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Hoffmann, R. A wiki for the life sciences where authorship matters. Nature Genetics (2008)

Distribution of myomodulin-like and buccalin-like immunoreactivities in the central nervous system and peripheral tissues of the mollusc, Clione limacina.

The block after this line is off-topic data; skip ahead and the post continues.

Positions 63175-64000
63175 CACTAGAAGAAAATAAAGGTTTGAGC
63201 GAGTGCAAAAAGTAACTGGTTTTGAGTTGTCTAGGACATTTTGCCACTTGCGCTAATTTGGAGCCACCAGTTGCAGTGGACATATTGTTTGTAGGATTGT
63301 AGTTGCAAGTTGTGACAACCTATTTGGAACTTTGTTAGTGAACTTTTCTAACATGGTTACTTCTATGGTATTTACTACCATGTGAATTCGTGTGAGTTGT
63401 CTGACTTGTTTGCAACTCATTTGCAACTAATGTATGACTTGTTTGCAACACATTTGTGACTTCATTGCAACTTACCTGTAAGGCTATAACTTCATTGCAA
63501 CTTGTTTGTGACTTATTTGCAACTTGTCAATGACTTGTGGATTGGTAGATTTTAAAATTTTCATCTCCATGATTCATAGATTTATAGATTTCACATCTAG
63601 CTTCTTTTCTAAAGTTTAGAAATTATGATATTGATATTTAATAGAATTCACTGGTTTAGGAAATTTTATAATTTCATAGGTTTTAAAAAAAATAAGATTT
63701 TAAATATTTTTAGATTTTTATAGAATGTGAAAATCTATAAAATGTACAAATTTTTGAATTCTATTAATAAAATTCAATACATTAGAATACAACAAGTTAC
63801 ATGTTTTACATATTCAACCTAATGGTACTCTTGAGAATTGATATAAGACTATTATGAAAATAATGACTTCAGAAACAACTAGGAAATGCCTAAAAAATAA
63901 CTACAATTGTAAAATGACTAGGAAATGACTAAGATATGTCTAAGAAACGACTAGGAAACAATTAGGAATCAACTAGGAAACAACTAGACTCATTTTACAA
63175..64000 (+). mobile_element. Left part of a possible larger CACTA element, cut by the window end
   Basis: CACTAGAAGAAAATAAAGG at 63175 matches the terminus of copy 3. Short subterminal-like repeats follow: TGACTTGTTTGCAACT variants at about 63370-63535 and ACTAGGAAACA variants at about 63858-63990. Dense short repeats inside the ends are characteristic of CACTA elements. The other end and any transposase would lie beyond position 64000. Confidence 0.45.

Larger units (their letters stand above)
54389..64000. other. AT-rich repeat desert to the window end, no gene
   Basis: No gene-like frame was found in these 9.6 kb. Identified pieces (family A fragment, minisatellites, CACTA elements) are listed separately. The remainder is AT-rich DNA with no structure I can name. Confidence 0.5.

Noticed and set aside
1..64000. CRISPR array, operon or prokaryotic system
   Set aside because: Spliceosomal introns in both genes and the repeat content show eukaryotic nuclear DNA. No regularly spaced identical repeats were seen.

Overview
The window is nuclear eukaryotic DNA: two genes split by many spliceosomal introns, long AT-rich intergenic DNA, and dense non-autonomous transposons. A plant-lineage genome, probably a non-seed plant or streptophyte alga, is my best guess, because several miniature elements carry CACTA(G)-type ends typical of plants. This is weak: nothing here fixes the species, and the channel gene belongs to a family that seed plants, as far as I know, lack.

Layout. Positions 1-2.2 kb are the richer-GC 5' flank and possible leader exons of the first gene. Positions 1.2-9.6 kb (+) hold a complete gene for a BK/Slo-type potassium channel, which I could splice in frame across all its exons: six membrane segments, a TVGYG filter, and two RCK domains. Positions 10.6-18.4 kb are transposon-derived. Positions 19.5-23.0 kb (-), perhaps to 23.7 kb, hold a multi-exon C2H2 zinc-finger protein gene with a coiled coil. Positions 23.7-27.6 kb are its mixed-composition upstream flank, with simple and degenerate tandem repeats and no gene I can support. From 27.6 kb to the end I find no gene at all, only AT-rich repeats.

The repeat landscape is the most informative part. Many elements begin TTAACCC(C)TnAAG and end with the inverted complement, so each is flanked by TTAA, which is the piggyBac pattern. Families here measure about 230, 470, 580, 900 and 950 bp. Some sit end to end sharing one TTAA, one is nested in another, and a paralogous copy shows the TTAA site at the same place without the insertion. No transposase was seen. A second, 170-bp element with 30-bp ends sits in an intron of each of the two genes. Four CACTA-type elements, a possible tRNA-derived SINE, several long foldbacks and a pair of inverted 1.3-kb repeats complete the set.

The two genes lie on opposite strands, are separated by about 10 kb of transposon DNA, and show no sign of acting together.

The distribution of the myomodulin-like and buccalin-like immunoreactivities in the central nervous system and peripheral tissues associated with feeding was examined in the pteropod mollusc Clione limacina by using wholemount immunohistochemical techniques. Immunoreactive neurons and cell clusters were located in all central ganglia except the pleural ganglia, with approximately 50 central neurons reactive to myomodulin antiserum and 60 central neurons reactive to buccalin antiserum. All central ganglia contained a dense network of myomodulin- and buccalin-immunoreactive processes in their neuropil regions and connectives. In the periphery, the primary attention was focused on the tissues associated with feeding, especially feeding structures unique to Clione, such as hook sacs and buccal cones, which are used for prey capture and acquisition. All of these feeding structures contained myomodulin-immunoreactive and buccalin-immunoreactive fibers, with each peptide family showing specific innervation fields that were common in buccal cones and were totally different in the hook sacs. The specific central and peripheral distribution of myomodulin-like and buccalin-like immunoreactivities as well as specific effects of the exogenous peptides on identified neurons involved in the control of feeding behavior and swimming suggest that neuropeptides from myomodulin and buccalin families act as neurotransmitters or neuromodulators in a variety of central circuits and in the peripheral neuromuscular systems associated with feeding in Clione limacina.[1]


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